Featured Picture: 2020 Blue Park Award winner, Abrolhos Marine National Park in Brazil. Photo: Eco360
[Seattle, WA] Marine Conservation Institute and its international panel of marine science advisors today announced Abrolhos National Marine Park has been designated as the newest Blue Park for achieving the highest science-based standards for marine life protection and management. Abrolhos joins a growing network of 16 Blue Parks around the world designed to protect and regenerate our oceans biodiversity.
Abrolhos (Parque Nacional Marinho dos Abrolhos) is a marine protected area (MPA) in a hotspot for marine wildlife located off the central coast of Brazil. It is home to diverse endemic coral species, the largest South Atlantic breeding population of humpback whales, and at least three threatened sea turtle species. In addition to its unique coral reef ecosystem, the park protects mangroves and other important coastal habitats around offshore islands.
A total of 17 MPAs around the world now hold the prestigious Blue Park Award for meeting the highest science-based standards for marine life protection and management. The Blue Park Award recognizes outstanding efforts by nations, nonprofits, MPA managers, and local stake-holders to effectively protect marine ecosystems now and into the future. The award is given to recognize these astonishing places and their vibrant marine life. It is also intended to motivate other nations to strive for strong and effective MPAs that conserve marine wildlife. Blue Park Awards support international progress towards the Convention on Biological Diversity Aichi Target 11, UN Sustainable Development Goal 14, and the longer-term goal of protecting 30% of the ocean by 2030.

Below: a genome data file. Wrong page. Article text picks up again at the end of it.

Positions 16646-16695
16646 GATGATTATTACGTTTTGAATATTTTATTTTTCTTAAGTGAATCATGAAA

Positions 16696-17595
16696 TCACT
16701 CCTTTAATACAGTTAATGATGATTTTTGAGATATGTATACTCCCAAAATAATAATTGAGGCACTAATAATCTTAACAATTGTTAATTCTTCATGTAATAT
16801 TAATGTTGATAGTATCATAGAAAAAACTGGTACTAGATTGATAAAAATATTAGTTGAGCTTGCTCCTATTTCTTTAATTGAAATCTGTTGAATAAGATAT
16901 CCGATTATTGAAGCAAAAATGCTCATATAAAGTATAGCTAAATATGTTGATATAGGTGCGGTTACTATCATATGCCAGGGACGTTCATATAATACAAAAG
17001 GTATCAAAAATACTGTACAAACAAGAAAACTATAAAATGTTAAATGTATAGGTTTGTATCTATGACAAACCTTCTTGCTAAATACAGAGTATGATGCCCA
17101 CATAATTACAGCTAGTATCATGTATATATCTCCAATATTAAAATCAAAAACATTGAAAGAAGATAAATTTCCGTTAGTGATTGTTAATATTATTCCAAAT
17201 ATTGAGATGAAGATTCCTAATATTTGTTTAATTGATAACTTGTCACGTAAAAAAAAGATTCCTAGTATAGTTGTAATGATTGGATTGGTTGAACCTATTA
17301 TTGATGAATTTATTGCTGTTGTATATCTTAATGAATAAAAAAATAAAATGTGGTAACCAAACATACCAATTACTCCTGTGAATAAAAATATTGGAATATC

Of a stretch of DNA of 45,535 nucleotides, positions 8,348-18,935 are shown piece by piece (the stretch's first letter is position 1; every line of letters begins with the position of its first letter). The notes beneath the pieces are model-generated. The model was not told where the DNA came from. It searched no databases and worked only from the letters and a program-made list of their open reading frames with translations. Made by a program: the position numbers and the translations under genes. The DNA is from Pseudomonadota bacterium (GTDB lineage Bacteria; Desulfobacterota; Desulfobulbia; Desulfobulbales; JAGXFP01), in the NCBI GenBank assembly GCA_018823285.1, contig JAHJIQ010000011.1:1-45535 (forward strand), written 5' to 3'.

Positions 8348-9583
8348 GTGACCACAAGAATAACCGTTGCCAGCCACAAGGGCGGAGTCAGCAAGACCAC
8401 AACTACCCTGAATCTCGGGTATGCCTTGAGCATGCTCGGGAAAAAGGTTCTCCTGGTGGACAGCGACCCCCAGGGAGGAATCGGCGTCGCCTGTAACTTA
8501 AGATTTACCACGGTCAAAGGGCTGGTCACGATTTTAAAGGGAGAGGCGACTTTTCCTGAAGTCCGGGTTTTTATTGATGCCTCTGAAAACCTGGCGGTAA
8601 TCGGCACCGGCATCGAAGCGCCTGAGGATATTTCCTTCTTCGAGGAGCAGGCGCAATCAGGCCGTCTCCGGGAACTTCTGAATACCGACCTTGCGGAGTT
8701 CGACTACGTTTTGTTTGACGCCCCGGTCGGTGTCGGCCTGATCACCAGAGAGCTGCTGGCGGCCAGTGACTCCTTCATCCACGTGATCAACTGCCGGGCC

Marine Conservation Institute announced 6 Blue Spark collaborations as well, bringing the total number of sites in the Blue Parks network to 23. These six MPAs—Cabo Pulmo (Mexico), California Seamounts (US), Pacific Remote Islands Marine National Monument (US), Inhambane Bay Community Conservation Network (Mozambique), Namancurá-Burdwood Bank II & Yaganes (Argentina), and Piedra del Viento Sanctuary (Chile)—all reflect significant political and civic interest in improving their marine protections and are on track for becoming tomorrow’s Blue Parks. Marine Conservation Institute collaborates with Blue Spark partners to plan and improve their MPAs, using Blue Parks criteria as the blueprints for a better protected ocean.
Lance Morgan, President of Marine Conservation Institute, said about the awards, “We are excited to see new Blue Park and Blue Spark designations accelerating the protection of the most important places in our oceans. Our rigorous science-based criteria and a panel of esteemed marine scientists are key to vetting nominees and ensuring that these MPAs provide essential examples of effective regulations and management that provide healthier oceans for us and for marine life around the world.”
Fernando P.M. Repinaldo Filho, Head of Abrolhos Marine National Park, said, “The Ocean drives global ecosystems that make the Earth habitable for all species. For the last 37 years and counting, the Abrolhos Marine National Park staff has worked hard to ensure the protection of a unique and critical area within Brazilian waters. Now, it is an honor to receive the Blue Park Award in recognition of this effort, representing a big step to improve our effectiveness, promote management actions that secure our invaluable resources, and engage the society with the marine conservation cause.”
The six Blue Sparks announced today will become eligible for Blue Park Awards as they mature and develop effective regulations, management, and enforcement. Marine Conservation Institute will help them along the journey.
Blue Spark: Piedra del Viento, Chile
Photo: Eduardo Sorensen
Blue Spark: Inhambane Bay Community Conservation Network, Mozambique
Photo: Ocean Revolution Moçambique
Blue Spark: Pacific Remote Islands Marine National Monument
Blue Spark: California Seamounts
Photo: Ocean Exploration Trust
Blue Spark: Cabo Pulmo National Park, Mexico
Photo: Octavio Aburto
Sarah Hameed, Senior Scientist and Director of the Blue Parks Program said, “I look forward to working closely with our extraordinary Blue Spark partners to achieve new Blue Parks. Individually, Blue Parks and Blue Sparks protect truly unique places, and together they will help safeguard life in the sea.”